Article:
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"Canada can, within a positive friendly atmosphere, ask the Chinese government to resolve the Tibetan situation."

Playing ball gives Tibetans a sense of nationhood

June 9, 2009

The Times of India

 

7 Jun 2009

 

Siddharth Saxena

 

 

 

DHARAMSALA: Watching football in Dharamsala could give you vertigo. But for
the Tibetans, it provides a high. It's the time of year when monks become
converts to soccer, discarding pious solemnity, if not their robes, as they
head in search of the global game.

 

 

 

The arena at the Tibetan Children Village School could rival the Bombonera -
Boca Juniors' famously steep 'Chocolate Box' stadium - but theirs is a
terrace chant with a difference. Here, the clash of cymbals, not confetti,
cascades from the rock-cut terraces of the school ground nestled in the
Shivaliks. Chhang, the local brew, is passed freely from hand to hand. The
air has the unmistakable smell of dope.

 

 

 

Below, in the dusty gravelly pitch, the 15th edition of the Gyalyum Chemo
Memorial Gold Cup is being played out - serious business for Tibetans from
1981. Instituted in the memory of the Dalai Lama's mother, the GCMGC (as it
is called by Tibetans the world over) is the one unifying sporting meet for
Tibetans in exile.

 

 

 

"Tibetans wait all year for this tournament. Apart from providing an outlet
for our love for football, it becomes a platform to present our identity. No
other sport can match this," says Dorji Tsering, the serious-minded captain
of the team from Chennai. A student of Literature at Chennai's MCC College,
22-year-old Tsering is leading a formidable Tibetan Students Association of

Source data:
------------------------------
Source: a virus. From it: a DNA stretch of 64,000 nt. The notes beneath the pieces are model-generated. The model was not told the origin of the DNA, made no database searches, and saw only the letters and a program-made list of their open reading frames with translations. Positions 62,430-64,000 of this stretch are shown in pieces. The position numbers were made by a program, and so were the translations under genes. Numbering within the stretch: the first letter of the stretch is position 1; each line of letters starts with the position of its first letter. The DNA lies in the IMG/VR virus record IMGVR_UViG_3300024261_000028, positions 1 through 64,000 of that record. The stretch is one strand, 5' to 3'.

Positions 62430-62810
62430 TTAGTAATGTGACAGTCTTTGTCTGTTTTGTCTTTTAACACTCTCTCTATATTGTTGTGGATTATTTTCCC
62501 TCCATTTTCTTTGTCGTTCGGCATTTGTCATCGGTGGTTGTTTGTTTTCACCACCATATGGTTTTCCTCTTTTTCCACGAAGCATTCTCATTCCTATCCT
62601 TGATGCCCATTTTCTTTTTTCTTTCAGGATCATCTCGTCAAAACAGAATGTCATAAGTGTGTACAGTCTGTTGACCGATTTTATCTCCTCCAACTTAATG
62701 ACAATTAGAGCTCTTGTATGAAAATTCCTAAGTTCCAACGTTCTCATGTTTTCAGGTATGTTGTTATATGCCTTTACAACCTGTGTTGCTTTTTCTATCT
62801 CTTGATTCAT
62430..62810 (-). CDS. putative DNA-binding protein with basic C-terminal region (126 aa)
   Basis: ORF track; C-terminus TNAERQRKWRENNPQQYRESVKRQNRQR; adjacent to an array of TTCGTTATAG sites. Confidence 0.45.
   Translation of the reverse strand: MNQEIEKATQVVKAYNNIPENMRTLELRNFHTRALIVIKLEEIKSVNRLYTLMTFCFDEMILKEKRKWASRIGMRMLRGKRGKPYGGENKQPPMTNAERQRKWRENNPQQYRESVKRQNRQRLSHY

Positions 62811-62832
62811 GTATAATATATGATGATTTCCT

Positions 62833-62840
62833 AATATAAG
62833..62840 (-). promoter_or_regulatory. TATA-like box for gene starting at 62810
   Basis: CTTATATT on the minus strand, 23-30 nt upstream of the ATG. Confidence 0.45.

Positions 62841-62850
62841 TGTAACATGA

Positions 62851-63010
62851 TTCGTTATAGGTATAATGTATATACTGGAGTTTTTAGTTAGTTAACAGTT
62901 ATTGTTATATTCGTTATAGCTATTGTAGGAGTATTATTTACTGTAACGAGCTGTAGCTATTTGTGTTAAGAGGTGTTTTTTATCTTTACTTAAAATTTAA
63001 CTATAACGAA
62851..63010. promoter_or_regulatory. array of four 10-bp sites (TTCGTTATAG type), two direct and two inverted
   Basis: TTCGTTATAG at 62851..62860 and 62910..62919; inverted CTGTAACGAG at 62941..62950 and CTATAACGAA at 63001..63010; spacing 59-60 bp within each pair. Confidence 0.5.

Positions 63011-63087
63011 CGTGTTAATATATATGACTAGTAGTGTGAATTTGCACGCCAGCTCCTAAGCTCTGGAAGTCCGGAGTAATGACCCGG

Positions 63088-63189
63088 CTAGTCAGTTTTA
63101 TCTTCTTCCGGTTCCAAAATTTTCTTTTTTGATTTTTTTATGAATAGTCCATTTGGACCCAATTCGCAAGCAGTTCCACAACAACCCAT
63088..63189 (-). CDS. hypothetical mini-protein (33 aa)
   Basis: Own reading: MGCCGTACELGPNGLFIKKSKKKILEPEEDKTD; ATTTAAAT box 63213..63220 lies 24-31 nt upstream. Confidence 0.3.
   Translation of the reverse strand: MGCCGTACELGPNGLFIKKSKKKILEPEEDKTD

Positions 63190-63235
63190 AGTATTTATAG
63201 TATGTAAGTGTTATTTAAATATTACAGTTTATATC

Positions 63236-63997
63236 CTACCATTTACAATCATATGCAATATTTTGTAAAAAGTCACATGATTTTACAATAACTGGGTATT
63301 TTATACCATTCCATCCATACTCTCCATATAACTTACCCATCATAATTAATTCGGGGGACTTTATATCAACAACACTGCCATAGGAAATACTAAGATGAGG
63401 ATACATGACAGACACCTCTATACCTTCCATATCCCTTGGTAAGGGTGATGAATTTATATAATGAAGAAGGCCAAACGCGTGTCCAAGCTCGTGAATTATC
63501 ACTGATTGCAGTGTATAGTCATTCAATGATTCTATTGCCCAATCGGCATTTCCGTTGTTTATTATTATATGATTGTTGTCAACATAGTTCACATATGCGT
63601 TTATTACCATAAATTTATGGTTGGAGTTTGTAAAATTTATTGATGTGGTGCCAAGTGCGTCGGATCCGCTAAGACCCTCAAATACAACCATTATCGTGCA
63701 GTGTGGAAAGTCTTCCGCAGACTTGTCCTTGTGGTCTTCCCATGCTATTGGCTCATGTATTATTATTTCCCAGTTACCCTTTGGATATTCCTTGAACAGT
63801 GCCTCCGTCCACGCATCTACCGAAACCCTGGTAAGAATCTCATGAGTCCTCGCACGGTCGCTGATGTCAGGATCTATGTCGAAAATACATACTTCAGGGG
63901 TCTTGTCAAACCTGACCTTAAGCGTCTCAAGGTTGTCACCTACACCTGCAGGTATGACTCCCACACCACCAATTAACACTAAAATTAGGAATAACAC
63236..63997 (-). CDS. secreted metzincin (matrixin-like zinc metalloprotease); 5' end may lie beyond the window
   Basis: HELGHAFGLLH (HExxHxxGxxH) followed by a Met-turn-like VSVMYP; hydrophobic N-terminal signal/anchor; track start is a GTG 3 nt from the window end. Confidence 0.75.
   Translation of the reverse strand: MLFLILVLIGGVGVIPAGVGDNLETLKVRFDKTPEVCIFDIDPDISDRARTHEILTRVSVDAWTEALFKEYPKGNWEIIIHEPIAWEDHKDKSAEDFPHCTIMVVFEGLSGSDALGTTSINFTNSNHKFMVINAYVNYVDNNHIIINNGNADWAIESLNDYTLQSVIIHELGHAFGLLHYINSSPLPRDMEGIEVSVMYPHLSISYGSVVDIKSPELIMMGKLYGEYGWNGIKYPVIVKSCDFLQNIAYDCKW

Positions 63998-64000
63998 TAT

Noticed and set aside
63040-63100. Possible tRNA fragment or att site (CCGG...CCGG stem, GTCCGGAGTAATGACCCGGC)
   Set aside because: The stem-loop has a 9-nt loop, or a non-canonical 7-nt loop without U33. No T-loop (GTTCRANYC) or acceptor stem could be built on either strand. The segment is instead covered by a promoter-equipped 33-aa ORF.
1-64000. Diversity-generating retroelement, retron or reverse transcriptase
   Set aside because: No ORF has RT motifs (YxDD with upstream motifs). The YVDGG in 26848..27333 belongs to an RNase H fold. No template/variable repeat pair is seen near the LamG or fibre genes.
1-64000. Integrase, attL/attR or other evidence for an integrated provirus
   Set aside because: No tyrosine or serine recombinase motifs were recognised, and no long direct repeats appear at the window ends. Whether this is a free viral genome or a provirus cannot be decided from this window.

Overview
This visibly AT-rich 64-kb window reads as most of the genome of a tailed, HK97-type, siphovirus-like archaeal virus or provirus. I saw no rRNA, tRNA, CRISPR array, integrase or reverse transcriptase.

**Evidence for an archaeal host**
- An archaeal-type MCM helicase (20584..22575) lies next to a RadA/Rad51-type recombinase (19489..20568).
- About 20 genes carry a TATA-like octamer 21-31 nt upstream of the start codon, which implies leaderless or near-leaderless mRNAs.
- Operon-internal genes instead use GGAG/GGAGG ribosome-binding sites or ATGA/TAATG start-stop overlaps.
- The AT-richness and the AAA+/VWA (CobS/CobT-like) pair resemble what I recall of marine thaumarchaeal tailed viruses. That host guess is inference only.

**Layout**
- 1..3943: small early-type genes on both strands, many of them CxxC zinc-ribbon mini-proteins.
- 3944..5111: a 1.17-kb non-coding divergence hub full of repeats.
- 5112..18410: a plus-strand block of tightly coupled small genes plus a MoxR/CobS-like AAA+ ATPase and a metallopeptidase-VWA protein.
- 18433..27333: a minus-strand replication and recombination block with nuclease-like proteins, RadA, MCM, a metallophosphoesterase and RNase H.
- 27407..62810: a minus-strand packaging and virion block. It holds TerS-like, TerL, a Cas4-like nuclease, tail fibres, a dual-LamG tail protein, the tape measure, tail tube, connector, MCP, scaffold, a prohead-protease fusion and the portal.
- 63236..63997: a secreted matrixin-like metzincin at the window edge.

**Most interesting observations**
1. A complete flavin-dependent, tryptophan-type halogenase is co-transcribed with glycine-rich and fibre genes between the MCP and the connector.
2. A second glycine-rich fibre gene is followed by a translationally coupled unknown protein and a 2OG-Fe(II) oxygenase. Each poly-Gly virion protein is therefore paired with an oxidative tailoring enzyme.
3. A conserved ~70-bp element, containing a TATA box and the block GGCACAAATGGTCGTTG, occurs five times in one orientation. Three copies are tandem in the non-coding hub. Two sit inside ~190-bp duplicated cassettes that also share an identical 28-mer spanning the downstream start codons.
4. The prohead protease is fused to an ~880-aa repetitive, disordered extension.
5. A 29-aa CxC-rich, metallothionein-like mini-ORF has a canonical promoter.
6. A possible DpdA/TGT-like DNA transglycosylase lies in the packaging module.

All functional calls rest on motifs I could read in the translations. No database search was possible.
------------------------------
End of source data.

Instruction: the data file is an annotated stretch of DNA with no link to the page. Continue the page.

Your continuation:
Madras team and is expected to make the finals of this unique knock-out
tournament.

 

 

 

"Team-building is of great importance here, almost like a top-flight club,"
he says, adding that his team is made up of Tibetans from Hyderabad,
Bangalore and even Gwalior.

 

 

 

A breeding ground for Tibet's aspiring National football dream, the GCMGC
draws teams from as far afield as Nepal, Trichy, Chennai, Varanasi and even,
Goa. "We are trying to get a team of Tibetans based in Europe," says Kelsang
Dhundup, secretary of the Tibetan National Sports Association (TNSA), the
NGO entrusted with the task of running this tournament. "But assembling them
is a problem," he adds.

 

 

 

After 12 years of travelling all over India and Nepal, the tournament has
returned to the venue of its birth. This year, 18 teams - mainly comprising
college students on their summer break - have assembled at Dharamsala. The
10-day-long knock-out tournament is spaced so that the final on Tuesday,
doesn't clash with Sunday's Miss Tibet contest. An added draw is the local
team. The crowd has swelled for the 4 pm kick-off. A group of local theatre
artistes, who go by the name of Tibetan Institute of Performing Arts (TIPA),
blend their operatic skills with slick football, drawing gasps of
appreciation from the crowd perched precariously all along the hilly
terraces.

 

 

 

That TIPA is coached by the legendary Phuntsok Dorje, captain of Tibet's
first National team-in-exile, only adds to their appeal. In a famous symbol
of protest back in 2001, Dorje, who lost his left hand to frostbite while
escaping from Tibet, led the Tibetans in an 'international' tie against
Greenland. It kicked off a series of such visits to Europe and even
participation in the displaced people's World Cup in 2006 in Hamburg.

 

 

 

"Football is like opera," says TIPA director, Wangchuk Phasur, after his
team enters the quarter-finals, "and like opera, it has a plot and a
storyline". At the steep arena of the Tibetan Children Village School, opera
and football mix effortlessly to the tune of politics and social identity.
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